In 1999, Earl left home for a three-month post-graduation trip to Southeast Asia and today, over 13 years later, that trip has still yet to end. The non-stop adventure has now involved 83 countries and a mix of backpacking, volunteering, working abroad and living in various destinations around the world. He created his blog, Wandering Earl, in 2009 and ever since 2010, he has been a professional travel blogger, working full-time on his blog as he continues to explore the planet.
You’ve been away for 4, 721 days and say that the idea of going home makes you physically sick. Why is that?
I simply can’t imagine living a lifestyle that does not allow me to constantly meet people, people that I would never have met had I not been travelling. And I know that there would be plenty of people to meet back home as well but I’m referring to people of different cultures, people whose lives cannot be understood or learned about unless I travel there and witness them with my own eyes. These are the kind of experiences that keep me motivated to travel, those moments when I share a conversation or a handshake or a hug with someone who seems so different from me, someone who lives in a land that I know little about. And I just don’t want to give up those moments!
You have an urge to discover. What has been your most memorable discovery so far and why?
I don’t have a single most memorable discovery. There are many fascinating discoveries I’ve made over the years, discoveries about myself, about certain countries or cultures and about life in general. I’ve discovered that nothing puts a smile on my face more than meeting new people. I’ve discovered that the Himalayan Mountains offer some of the most beautiful destinations on the planet. I’ve discovered that travelling doesn’t have to be nearly as expensive as most people think. The list goes on and on and on as such long-term travel is full of new discoveries all of the time!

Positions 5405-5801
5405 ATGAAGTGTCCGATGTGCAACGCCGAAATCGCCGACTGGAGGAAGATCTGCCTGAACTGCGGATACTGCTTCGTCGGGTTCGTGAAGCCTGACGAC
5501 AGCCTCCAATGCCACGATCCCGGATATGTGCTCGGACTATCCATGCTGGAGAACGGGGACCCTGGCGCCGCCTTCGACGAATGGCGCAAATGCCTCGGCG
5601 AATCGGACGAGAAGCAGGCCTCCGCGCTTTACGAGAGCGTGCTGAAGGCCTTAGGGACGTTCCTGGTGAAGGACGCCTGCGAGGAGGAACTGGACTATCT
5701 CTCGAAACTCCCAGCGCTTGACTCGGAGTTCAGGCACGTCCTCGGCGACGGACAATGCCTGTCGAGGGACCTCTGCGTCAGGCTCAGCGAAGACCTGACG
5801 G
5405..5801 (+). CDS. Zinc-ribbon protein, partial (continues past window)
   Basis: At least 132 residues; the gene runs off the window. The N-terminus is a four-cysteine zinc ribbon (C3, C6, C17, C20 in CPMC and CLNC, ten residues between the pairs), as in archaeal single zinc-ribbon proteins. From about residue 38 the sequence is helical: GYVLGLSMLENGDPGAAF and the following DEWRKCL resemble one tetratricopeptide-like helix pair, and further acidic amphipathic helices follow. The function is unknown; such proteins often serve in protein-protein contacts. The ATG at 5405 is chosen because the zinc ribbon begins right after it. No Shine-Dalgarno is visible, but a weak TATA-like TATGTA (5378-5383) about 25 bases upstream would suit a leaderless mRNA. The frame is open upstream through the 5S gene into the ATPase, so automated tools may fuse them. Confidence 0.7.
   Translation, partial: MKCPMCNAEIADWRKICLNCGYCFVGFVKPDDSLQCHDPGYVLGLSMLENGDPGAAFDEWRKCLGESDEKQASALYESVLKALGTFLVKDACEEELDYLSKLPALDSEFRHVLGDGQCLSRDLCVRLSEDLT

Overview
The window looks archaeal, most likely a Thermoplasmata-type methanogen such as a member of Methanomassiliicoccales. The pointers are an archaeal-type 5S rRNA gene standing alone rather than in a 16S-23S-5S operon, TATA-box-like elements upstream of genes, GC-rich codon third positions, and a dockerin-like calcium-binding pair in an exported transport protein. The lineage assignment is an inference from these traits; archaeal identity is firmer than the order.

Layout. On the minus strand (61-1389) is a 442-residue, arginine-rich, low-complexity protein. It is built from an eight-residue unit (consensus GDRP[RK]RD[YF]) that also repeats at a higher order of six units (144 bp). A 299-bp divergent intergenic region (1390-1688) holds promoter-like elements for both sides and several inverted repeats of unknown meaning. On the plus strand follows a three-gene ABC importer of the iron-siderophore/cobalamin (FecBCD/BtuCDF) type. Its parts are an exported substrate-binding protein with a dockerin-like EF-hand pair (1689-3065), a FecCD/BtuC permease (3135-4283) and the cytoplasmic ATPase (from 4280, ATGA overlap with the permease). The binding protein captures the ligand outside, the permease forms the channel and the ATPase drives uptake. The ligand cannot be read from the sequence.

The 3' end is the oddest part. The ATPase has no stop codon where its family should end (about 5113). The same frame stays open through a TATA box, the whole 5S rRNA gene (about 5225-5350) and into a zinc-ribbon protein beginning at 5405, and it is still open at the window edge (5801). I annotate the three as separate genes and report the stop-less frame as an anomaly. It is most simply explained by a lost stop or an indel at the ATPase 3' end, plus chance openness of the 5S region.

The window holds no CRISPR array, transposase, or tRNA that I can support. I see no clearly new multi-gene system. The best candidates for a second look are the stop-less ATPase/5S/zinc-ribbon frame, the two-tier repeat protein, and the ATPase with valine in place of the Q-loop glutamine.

As a permanent traveller, your job is the dream job for many people. What is the best thing about it?
While this is by no means the dream job that many people believe it to be, the best aspect by far is being able to work from anywhere. As long as I have an internet connection, I can work and that allows me to continue travelling wherever I wish while still being able to earn an income at the same time. This is what I love most about this job.
You’re a New Breed of Explorer and a big reason why you travel is to learn about other cultures and people. What has been the biggest lesson you’ve learned so far?
The biggest lesson is that people all over the world, regardless of nationality, culture, religion, race, economic class, etc. are all virtually the same. Almost everyone wants to live a simple, happy life, a life without enemies and without hatred. People just want to provide for their families and enjoy their short time on this planet as much as they possibly can…and it really is the same everywhere I go.
You’ve had your share to traveller’s tummy or ‘Delhi belly’. What has been your worst travel inflicted ailment?
To be honest, I haven’t really had many ailments while traveling. Apart from the occasional Delhi belly and the usual colds and fevers that everyone on the planet suffers from every now and then, there hasn’t been any situations that stand out as particularly unfortunate when it comes to my health.